Industry 5.0 Isn’t a Thing

By Francisco Almada Lobo, CEO, Critical Manufacturing


If you have been promoting your solutions or services as I5.0, then I apologize in advance, but maybe it wouldn’t be a bad idea to rethink that positioning. IMHO.

Francisco Almada Lobo

The advent of Industry 5.0 appears to have been based on the Society 5.0 model, introduced by the Japanese government in 2016, according to which various technologies, including AI, would be integrated in a more efficient way in society.

Based on these principles, the European Commission conceptualized Industry 5.0 as something which emphasizes the reintroduction of the human touch into industrial processes, creating a sustainable, resilient, and human-centric industry. This model not only aims to maintain economic progress and technological advancement but also seeks to ensure the well-being of workers, address the negative impacts of digitalization.

The problem is that by putting the 4.0 and 5.0 side by side we’re ignoring that while the first was coined to describe a real and observable shift in industrial practices, grounded in technology advancements such as IoT and AI, bringing up the possibility of new transformative business models, the second is being used as a political and societal direction, trying to steer the technological advances of Industry 4.0 towards outcomes that are more aligned with human values and ecological balance.

So, you may be wondering why is this steering I4.0 into a better society overall not positive?

The problem is that Industry 4.0 is already a fertile ground for misconceptions, jargon, vagueness, and overgeneralization, because it relates to several technologies with different stages of maturity and with very low standardization, even in terms of terminology. As such, Industry 5.0 may result in a diversion from the evolution in progress and from the gains already achieved, creating a confusion that can become quite counterproductive.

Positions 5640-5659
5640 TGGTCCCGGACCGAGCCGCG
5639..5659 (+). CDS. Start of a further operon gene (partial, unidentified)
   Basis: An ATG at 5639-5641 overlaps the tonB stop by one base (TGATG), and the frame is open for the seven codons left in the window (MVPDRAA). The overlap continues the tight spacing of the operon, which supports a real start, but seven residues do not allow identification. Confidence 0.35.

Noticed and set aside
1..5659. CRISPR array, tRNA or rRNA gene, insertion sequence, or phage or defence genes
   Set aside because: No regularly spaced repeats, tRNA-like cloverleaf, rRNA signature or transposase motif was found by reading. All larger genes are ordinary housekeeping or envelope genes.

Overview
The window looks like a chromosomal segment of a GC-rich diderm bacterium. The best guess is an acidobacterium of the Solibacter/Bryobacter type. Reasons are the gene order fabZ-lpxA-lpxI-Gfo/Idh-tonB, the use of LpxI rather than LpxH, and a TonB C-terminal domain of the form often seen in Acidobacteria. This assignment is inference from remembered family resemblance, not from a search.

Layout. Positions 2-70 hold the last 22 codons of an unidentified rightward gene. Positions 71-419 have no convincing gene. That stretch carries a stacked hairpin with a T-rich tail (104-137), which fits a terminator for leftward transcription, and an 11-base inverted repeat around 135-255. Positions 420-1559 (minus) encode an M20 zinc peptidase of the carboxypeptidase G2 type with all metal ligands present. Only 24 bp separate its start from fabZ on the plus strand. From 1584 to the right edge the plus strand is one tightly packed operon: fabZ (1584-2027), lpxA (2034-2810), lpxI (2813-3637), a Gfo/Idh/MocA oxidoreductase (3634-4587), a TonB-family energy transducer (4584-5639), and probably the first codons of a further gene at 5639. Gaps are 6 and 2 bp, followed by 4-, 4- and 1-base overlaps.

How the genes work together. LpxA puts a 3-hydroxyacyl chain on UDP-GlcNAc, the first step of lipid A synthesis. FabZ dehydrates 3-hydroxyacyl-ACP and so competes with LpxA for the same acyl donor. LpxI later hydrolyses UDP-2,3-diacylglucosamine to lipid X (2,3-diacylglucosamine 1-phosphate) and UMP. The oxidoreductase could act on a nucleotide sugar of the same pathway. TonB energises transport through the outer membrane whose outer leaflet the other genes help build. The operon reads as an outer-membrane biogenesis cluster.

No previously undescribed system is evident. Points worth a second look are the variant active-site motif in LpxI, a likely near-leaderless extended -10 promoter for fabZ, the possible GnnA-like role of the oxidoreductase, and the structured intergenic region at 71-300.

Moreover, some of the assumptions of making it a new concept, as opposed to the old one, are fundamentally wrong. I’d like to just highlight what I believe to be the two main misconceptions with Industry 5.0.

Misconception # 1 – we can have a 5th industrial revolution before having a 4th

It’s crucial to understand that the transformative power of an industrial revolution is measured not by the sophistication of its technologies or the fervor of its advocates, but by its widespread adoption and the productivity gains it delivers. By this metric, Industry 4.0 is far from being a reality. It is still finding its footing. It’s a revolution in progress, waiting to deliver on its promise.

I bring you a very clear chart to illustrate that. It’s from Deloitte’s article Driving value with smart factory technologies | Deloitte Insights, with data gathered from the US Bureau of Labor Statistics, where the productivity gains derived from the 3rd industrial revolution are quite evident, but the ones from the 4th are not at all.

Driving value with smart factory technologies | Deloitte Insights

The main argument here is the following: if the fourth industrial revolution has not yet happened, we should not talk about a fifth….

Misconception #2 – 5.0 is all about humans and 4.0 about automation

But the second is even more important. It is based on the assumption that the Industry 4.0 is focusing only on an economistic perspective based on automation and productivity, ignoring the human-centric perspective and the environmental aspects.